"The Polynesians felt the ocean was a power that connected us, not separated us," said Austin Kino, who at 28 is one of the youngest members of the Hokule'a crew. He's been training as an apprentice navigator for nearly a decade. "It only made sense that when they finally spread out and settled, and learned how to live sustainably, that they had the time to explore and have fun in the ocean—to push the limits of what's possible."
That livelihood, however, was destroyed as haoles, or Hawaiians of European ancestry, took over the island in the 19th century, overthrowing the monarchy in 1893 (with backing from the US), and imposing an extractive, sugar-based economy, built on the backbreaking labor of locals. It was a grave period of history for native Hawaiians, who suffered the loss of their land, their health, and many of their cultural traditions. Hawaii was annexed by the US in 1898, but didn't become a state until 1959.
By the 1970s, a small but growing contingent of Hawaiians looked to reconnect with their roots and preserve a cultural heritage on the verge of being lost forever. The Polynesian Voyaging Society, the organization behind Hokule'a, was founded in 1973. By that time, the celestial navigation tradition was nowhere to be found on the Hawaiian Islands; Thor Heyerdahl's controversial Kon-Tiki theory, suggesting that Polynesians arrived in Hawaii by accident rather than voyaging prowess, was still circulating. The society had to go all the way to Micronesia where one of the few remaining Polynesian celestial navigators, a man named Mau Piailug, lived. He passed on his knowledge to the Hawaiians and helped them revive the ways of their ancestors.
"When this project first started, nothing that was associated with Hawaii—or Polynesia—was considered popular. If anything, it was all expected to fail," Kino said. "When Hokule'a successfully navigated to Tahiti [from Hawaii in 1976], you saw all the culture come back, from hula to language. Now we're preserving that legacy."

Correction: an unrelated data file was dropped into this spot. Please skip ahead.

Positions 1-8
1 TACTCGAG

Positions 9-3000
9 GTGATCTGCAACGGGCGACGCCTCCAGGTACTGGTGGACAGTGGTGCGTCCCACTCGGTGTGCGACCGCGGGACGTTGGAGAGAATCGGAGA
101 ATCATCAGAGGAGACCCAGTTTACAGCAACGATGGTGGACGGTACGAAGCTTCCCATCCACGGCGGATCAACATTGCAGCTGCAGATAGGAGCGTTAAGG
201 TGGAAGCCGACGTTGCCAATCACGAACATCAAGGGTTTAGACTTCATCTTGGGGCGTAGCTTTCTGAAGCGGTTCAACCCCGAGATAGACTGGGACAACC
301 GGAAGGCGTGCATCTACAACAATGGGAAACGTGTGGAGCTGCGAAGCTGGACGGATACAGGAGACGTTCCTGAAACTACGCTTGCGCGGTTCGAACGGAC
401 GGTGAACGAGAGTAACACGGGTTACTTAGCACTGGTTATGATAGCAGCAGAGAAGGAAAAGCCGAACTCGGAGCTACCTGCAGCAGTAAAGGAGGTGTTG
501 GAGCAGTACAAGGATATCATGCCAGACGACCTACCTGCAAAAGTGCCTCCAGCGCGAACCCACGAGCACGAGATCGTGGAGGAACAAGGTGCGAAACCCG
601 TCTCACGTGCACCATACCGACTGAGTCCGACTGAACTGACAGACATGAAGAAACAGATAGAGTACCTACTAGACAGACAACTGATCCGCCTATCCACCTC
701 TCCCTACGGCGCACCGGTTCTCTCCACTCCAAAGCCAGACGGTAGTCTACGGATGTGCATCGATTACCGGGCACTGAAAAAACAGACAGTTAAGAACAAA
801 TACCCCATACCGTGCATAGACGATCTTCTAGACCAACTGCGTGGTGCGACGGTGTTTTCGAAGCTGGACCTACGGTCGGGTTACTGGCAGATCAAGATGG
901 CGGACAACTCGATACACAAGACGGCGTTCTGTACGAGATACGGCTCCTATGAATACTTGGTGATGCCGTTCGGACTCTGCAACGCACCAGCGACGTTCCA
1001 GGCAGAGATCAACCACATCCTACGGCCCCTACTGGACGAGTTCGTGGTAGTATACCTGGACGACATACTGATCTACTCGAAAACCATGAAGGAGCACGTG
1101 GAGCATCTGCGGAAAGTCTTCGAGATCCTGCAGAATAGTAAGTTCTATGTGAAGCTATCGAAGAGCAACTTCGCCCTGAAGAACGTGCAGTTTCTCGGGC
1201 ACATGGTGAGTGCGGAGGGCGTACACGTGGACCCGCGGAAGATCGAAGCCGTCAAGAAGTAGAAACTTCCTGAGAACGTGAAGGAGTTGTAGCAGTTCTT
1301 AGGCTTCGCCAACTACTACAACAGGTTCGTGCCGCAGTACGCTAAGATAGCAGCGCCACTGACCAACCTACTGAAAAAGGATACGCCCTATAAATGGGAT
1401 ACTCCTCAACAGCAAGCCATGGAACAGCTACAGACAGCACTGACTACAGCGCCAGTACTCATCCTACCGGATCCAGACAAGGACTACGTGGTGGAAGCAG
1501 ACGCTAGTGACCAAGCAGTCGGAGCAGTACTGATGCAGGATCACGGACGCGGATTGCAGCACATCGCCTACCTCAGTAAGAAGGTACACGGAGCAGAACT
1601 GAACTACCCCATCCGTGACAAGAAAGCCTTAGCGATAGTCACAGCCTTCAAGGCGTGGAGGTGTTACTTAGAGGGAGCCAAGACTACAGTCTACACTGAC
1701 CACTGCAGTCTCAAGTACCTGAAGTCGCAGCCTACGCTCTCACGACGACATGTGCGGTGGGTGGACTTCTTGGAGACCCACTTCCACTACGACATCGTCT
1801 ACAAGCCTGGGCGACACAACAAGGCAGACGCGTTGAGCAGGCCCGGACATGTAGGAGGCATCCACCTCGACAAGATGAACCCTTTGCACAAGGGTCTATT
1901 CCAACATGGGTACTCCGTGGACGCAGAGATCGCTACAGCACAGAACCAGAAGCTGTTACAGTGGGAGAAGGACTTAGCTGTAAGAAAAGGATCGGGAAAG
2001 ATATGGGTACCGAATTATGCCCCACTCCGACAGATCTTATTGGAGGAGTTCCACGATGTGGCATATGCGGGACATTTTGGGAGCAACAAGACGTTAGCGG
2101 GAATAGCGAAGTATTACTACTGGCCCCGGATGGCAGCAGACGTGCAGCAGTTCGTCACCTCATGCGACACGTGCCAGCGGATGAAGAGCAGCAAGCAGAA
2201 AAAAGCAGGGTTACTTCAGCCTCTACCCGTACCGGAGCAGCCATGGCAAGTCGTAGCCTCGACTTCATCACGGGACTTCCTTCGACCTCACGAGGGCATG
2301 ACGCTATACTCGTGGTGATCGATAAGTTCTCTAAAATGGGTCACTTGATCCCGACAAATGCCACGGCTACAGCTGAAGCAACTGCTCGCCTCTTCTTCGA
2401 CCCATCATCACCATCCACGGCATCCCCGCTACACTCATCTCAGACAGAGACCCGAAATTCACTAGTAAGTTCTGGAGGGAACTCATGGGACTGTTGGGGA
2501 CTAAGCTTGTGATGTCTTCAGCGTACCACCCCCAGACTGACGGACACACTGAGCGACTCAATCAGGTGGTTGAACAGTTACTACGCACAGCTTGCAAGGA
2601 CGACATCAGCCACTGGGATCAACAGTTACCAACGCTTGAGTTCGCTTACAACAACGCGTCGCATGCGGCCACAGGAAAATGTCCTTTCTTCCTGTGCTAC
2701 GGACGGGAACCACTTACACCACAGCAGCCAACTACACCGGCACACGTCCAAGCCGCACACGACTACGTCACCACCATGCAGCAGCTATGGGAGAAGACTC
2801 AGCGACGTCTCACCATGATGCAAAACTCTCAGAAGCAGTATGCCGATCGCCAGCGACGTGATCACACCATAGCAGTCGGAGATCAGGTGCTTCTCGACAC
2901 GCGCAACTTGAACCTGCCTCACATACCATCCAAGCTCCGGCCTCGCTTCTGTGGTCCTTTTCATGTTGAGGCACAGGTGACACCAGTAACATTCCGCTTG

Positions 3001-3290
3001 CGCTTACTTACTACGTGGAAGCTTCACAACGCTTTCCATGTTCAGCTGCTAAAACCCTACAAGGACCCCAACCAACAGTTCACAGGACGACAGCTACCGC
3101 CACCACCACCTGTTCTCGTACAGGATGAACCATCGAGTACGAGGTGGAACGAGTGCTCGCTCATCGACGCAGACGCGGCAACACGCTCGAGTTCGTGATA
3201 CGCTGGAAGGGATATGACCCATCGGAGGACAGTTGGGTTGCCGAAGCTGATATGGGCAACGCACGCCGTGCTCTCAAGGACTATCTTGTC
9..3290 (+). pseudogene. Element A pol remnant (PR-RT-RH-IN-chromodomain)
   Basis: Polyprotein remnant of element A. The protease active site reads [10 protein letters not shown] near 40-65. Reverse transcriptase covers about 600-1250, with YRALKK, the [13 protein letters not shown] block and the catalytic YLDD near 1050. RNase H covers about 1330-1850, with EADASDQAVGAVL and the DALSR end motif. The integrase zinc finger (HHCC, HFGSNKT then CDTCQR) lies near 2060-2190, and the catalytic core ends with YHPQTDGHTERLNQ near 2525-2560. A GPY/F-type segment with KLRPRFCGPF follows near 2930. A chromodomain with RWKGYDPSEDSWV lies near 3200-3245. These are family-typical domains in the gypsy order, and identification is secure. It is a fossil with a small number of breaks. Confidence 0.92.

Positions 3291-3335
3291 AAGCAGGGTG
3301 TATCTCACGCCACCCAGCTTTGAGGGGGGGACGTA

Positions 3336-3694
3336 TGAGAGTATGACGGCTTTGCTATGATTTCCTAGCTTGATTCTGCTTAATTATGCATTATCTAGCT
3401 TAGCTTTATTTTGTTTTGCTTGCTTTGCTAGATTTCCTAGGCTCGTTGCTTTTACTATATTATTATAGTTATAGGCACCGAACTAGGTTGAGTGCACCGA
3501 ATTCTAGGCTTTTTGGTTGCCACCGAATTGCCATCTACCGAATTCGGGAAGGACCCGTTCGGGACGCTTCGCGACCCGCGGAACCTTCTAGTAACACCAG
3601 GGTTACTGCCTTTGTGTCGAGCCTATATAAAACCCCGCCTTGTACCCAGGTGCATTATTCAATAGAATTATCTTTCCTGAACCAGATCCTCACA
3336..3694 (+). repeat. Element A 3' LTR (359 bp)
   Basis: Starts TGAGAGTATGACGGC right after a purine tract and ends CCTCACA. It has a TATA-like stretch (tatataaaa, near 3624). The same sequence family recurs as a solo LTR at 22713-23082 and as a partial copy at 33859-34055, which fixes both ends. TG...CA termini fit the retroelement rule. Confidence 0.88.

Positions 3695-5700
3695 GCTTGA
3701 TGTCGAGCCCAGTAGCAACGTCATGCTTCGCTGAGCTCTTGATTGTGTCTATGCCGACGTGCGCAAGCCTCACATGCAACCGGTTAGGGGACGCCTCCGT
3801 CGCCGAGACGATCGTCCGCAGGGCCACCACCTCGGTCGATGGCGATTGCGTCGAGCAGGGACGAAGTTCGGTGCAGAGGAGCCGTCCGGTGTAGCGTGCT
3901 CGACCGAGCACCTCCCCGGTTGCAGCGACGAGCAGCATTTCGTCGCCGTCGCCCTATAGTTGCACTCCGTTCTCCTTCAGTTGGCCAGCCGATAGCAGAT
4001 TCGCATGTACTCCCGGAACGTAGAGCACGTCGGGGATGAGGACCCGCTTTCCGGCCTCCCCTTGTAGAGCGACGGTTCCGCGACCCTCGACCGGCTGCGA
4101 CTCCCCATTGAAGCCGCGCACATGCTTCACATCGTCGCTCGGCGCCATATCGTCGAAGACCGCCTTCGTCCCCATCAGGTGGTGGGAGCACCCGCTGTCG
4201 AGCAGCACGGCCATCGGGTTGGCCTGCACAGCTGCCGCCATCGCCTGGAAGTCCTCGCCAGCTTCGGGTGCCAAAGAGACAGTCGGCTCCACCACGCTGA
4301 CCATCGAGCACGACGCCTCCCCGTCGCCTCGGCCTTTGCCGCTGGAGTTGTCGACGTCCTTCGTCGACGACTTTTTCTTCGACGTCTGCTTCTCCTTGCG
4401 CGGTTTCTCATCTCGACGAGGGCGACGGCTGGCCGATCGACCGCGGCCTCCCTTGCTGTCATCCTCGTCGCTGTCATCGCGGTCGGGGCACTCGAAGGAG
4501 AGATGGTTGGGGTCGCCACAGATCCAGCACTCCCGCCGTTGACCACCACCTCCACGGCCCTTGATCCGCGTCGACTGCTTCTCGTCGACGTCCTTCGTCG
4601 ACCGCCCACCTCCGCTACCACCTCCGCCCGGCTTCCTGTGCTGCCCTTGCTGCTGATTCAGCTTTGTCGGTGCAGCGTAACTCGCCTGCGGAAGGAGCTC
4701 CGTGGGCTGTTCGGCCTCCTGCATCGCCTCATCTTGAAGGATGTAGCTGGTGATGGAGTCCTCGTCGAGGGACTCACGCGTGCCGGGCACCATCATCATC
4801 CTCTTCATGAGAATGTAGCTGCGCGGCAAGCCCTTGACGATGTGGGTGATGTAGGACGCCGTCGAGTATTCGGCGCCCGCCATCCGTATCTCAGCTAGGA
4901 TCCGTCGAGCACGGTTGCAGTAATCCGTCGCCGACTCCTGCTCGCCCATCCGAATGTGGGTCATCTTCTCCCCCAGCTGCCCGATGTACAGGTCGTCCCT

Today, preserving indigenous heritage around the world is a key mission of the Hokule'a journey. At each port, whether it's in Cape Town or Manhattan, the society invites a local indigenous group to grant permission to land. In New York, the society asked permission from the Ramapough Lenape Nation, Moraviantown Delaware Nation, Shinnecock, Unkechaug, Mohegan, and the Haudenosaunee Confederacy. These exchanges are especially meaningful to Kino, a native Hawaiian who is committed to carrying on his cultural traditions.
"The journey is really about celebrating indigenous knowledge," said Kino, who's set to take the helm as a master navigator in 2017. "For an indigenous culture to be thriving today is rare. We've seen a cultural resurgence in Hawaii. For us to be a success story, to celebrate this knowledge, it gives people hope."